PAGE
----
outlawmws wrote:
I don't think I've seen any double threaded pump stems or anything else on a GPA with double treads.  While surely double threads exist, its rare anywhere, other than maybe jar lids.

Pics?

First photo is a valve from a 200A from 1960.  Second photo is one thread start.  Third photo is thread start 180 degrees from Photo #2. DSC02006.jpg  WIN_20200906_11_03_58_Pro.jpg  WIN_20200906_11_04_17_Pro.jpg 
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outlawmws
I can't say I've had to many valve stems out, but I sure never noticed one being double threaded!
[Logo%20Outlaw-half] 
Coleman Blue's 243's #341 - 275 Appreciation Syndicate member 0242
FAS #001 Confusing Future Generations of Collectors, One Lantern at a Time!

“A Human Being should be able to change a diaper, plan an invasion, butcher a hog, conn a ship, design a building, write a sonnet, balance accounts, build a wall, set a bone, comfort the dying, give orders, take orders, cooperate, act alone, solve equations, analyze a new problem, pitch manure, program a computer, cook  a tasty meal, fight efficiently, die gallantly.  Specialization is for insects.”            - Lazarus Long


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outlawmws
Thinking on this I know whenever a thread is loaded,  The load is placed on the leading threads and they upset slightly under compression.  with a double I could see one taking more load that the other, making the load imbalanced? 

I'm sure  the original engineers probably thought they would be better balanced with the double thread, but that assumes they were perfectly 180 to one another.  Probably pretty hard to do in practice.  

With wear over time this could get the thing needing to be in the same placement orientation, and if reversed making the valve needle no longer concentric.  This could vary from one lantern to another, so some might display this issue, while others not.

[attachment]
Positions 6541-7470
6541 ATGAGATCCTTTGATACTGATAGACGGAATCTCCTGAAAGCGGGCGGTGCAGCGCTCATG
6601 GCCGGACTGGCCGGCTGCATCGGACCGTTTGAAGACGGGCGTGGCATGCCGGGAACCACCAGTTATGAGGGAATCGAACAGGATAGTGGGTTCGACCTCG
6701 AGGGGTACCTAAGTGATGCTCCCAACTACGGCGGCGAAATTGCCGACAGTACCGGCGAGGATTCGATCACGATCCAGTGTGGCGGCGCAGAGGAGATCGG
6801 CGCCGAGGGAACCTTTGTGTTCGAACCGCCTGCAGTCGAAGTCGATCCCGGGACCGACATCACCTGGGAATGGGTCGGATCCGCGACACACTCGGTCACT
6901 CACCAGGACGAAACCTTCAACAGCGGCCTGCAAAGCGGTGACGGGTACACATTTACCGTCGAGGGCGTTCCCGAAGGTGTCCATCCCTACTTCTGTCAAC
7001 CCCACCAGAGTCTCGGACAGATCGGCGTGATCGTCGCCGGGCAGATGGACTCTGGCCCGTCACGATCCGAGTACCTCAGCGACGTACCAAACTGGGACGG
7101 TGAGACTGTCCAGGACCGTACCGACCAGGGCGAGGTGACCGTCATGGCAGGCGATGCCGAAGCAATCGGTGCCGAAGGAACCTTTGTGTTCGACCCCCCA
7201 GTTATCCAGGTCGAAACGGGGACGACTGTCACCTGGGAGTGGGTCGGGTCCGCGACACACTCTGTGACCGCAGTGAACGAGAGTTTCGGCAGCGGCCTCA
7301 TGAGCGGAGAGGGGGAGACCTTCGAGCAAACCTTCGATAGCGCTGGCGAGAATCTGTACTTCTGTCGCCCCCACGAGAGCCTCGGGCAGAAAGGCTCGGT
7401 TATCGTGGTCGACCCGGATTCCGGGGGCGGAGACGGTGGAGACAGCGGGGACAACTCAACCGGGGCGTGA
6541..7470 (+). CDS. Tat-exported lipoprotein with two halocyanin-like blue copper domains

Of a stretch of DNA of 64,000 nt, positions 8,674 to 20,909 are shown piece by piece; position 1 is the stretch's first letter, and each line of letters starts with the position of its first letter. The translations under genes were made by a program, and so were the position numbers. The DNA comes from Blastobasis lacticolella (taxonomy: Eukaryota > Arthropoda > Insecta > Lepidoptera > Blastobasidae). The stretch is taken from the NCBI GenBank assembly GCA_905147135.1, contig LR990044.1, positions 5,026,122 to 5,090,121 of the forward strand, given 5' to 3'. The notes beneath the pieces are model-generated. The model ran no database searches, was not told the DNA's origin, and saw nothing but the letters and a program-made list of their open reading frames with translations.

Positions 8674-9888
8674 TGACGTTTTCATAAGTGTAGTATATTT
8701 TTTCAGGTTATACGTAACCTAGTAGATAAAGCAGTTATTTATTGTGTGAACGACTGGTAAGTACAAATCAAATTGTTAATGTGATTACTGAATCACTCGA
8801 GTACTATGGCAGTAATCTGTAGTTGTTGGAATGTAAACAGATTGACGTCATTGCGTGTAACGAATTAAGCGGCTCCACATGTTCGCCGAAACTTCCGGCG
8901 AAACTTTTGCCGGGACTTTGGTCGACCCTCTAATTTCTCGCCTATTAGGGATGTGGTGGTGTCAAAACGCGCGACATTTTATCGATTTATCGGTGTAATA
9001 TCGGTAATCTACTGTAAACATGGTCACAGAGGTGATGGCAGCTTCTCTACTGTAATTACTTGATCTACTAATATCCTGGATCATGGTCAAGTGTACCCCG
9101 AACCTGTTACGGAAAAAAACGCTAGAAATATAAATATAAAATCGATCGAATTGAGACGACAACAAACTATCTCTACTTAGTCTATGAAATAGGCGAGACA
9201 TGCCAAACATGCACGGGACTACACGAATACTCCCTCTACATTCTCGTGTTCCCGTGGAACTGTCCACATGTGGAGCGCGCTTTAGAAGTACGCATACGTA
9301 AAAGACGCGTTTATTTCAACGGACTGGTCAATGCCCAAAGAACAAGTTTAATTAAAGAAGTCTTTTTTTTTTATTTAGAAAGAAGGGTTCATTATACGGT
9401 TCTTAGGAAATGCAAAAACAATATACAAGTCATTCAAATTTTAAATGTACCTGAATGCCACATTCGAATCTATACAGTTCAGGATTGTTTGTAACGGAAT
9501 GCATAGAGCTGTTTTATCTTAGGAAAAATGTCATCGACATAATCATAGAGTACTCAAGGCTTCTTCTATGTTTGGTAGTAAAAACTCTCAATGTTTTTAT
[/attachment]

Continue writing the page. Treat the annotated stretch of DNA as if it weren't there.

My 2c worth...
[Logo%20Outlaw-half] 
Coleman Blue's 243's #341 - 275 Appreciation Syndicate member 0242
FAS #001 Confusing Future Generations of Collectors, One Lantern at a Time!

“A Human Being should be able to change a diaper, plan an invasion, butcher a hog, conn a ship, design a building, write a sonnet, balance accounts, build a wall, set a bone, comfort the dying, give orders, take orders, cooperate, act alone, solve equations, analyze a new problem, pitch manure, program a computer, cook  a tasty meal, fight efficiently, die gallantly.  Specialization is for insects.”            - Lazarus Long


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Gunhippie
The needle end of the valve shaft and the seat in the valve wear in together. Getting the stem off 180 degrees upsets that wear pattern. You chances of getting it right are 50-50.

I've fixed a couple of leaking valves this way, thanks to the advice of folks here. The double-start threads aren't obvious at all.
It's priceless until someone puts a price on it.
Walk a mile in a man's shoes before you criticize him--then you're a mile away, and he has no shoes.
Texan's last words: "Y'all--hold my beer--I wanta' try sumptin'."